I Walk On

How long do I have and what do I want to do with the rest of my life?  The doctor wrote on my chart that “the patient is now in remission”.  That’s about the best news a stage 4 lung cancer patient can get I would think.  Yet, from having dealt with cancer remission with my wife’s brain tumor, I know that remission does not mean cured.  The swiftly dividing, deadly cells could signal their reemergence at any time.  A cough, a tired feeling, losing a couple pounds even though you’re watching what you eat could all be harbingers of things you would rather not imagine.

So what’s a man to do?  I find the 5 principles we tried to live by during my wife’s illness, as powerful as they have been, was good at first but now they seem to have lost their effectiveness.

Face the brutal facts but never lose hope.

Know that God is in control.

Count your blessings.

Take one day at a time.

Live every day to the fullest.

And in the end you still die.  And while you’re here you struggle.  Is there a satisfactory answer?  It seems anyone who lives long enough is going to suffer in a big way even if it’s only with the infirmities of old age.  And you still die, although at a later date perhaps death is a bit more palatable.

So when a man feels like I do today, what do you do to get out of the funk?  Drugs or alcohol are one alternative.  But they don’t last and improve nothing.  Spend time with someone you love? But she’s working 24/7 and I have the flu.  If she caught the flu now at the height of tax season, it would be devastating to her business.

We’re struggling at work.  I blame myself for not figuring out what to do about our current situation.  It all rises and falls on leadership and right now I don’t feel I’m leading adequately.  We’re at that stage where everyone thinks everyone else should be handling their business differently and I should be holding everyone besides themselves more accountable.  It’s not pretty.  We’ve lost some key people who can’t be replaced with a new hire.  It will be a process, not an event, before we can get our rhythm back.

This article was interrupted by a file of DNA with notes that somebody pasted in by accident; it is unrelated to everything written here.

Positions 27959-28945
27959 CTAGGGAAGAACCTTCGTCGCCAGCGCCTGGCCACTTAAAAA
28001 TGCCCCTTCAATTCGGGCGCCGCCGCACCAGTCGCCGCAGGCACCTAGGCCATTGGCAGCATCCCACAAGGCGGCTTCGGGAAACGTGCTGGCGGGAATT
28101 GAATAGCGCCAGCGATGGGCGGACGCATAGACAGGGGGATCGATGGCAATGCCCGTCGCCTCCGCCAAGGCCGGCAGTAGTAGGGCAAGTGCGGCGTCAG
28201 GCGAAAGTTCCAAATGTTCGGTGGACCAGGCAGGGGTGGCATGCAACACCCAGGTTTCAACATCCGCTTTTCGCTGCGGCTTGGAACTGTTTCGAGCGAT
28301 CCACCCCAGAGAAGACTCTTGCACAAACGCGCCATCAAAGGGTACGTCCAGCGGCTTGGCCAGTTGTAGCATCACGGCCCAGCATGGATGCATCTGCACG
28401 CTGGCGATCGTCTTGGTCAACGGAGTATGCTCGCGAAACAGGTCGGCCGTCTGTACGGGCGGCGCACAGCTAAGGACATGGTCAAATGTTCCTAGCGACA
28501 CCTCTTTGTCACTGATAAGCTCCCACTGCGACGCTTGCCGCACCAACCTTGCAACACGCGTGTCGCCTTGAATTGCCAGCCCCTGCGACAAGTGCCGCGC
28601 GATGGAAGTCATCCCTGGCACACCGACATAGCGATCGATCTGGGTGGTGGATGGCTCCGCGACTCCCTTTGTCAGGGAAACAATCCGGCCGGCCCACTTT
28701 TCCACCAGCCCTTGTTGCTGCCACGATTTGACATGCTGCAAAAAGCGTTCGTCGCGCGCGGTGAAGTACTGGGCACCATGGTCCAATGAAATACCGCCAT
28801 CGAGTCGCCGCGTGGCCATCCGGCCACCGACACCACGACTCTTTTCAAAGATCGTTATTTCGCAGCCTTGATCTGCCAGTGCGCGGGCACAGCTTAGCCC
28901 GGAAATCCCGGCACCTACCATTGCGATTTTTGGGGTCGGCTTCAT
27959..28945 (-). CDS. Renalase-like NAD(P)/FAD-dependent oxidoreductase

So Deborah just dropped by on her way home from work.  I made her a quick dinner.  After losing Nancy a little less than a year ago, I am still not quite right.  I’m not sure why I feel as deeply about Deborah as I do.  I fear I’m projecting many of my feelings for Nancy on Deborah.  The deep devotion I am experiencing toward Deborah and her family I would have thought only comes over time and through shared experience.  But for me, it’s as if I awoke one morning walked in the kitchen and found it sitting on my kitchen table.  It’s much like an unexpected gift I think.  Some I’m sure would think differently.  I don’t.

But there’s another side of the relationship or at least the potential side of the relationship that gives me pause.  It’s like taking an evening stroll in Africa, the plains antelope are in the distance, the night birds are just beginning to sing, and the sun has just dipped below the horizon.  How beautiful, how wild, but do I belong here now?  A lion may be lurking in that clump of grass just ahead.  Do I enjoy the beauty and soak in the ambience or do I run because I don’t know what may be lurking in the shadows.

But I know I’ll walk on.  What I don’t know is if I’m being foolish or wise. A few things I am sure of.  I know I must not give the cancer too much of my mind, I can’t let the opportunities at work consume me, and regardless of the dangers of being hurt I will love those I choose to care about the best that I know how.

Be they foolish or wise, I know those things at least are good decisions from where I stand on a pleasant evening with night birds singing loudly with full throats.  What lurks in the gathering darkness no one knows for sure, only that God is right there with me.

I walk on.